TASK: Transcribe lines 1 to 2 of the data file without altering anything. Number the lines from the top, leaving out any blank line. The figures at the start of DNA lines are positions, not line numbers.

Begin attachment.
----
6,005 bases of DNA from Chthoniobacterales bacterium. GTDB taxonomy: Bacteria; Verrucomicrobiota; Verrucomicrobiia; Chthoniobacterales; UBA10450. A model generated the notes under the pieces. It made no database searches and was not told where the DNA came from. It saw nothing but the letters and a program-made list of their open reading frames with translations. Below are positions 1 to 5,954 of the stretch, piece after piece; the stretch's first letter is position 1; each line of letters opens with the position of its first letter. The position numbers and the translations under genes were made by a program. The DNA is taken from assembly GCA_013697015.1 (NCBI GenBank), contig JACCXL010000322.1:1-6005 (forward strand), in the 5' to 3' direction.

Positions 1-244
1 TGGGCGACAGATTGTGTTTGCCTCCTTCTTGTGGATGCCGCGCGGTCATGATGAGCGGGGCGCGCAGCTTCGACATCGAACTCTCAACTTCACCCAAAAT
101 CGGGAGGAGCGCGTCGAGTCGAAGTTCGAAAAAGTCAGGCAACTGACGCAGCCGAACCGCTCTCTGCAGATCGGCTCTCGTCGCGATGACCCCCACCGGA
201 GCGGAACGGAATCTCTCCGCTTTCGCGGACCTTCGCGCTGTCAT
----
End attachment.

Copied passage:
6,005 bases of DNA from Chthoniobacterales bacterium. GTDB taxonomy: Bacteria; Verrucomicrobiota; Verrucomicrobiia; Chthoniobacterales; UBA10450. A model generated the notes under the pieces. It made no database searches and was not told where the DNA came from. It saw nothing but the letters and a program-made list of their open reading frames with translations. Below are positions 1 to 5,954 of the stretch, piece after piece; the stretch's first letter is position 1; each line of letters opens with the position of its first letter. The position numbers and the translations under genes were made by a program. The DNA is taken from assembly GCA_013697015.1 (NCBI GenBank), contig JACCXL010000322.1:1-6005 (forward strand), in the 5' to 3' direction.

Positions 1-244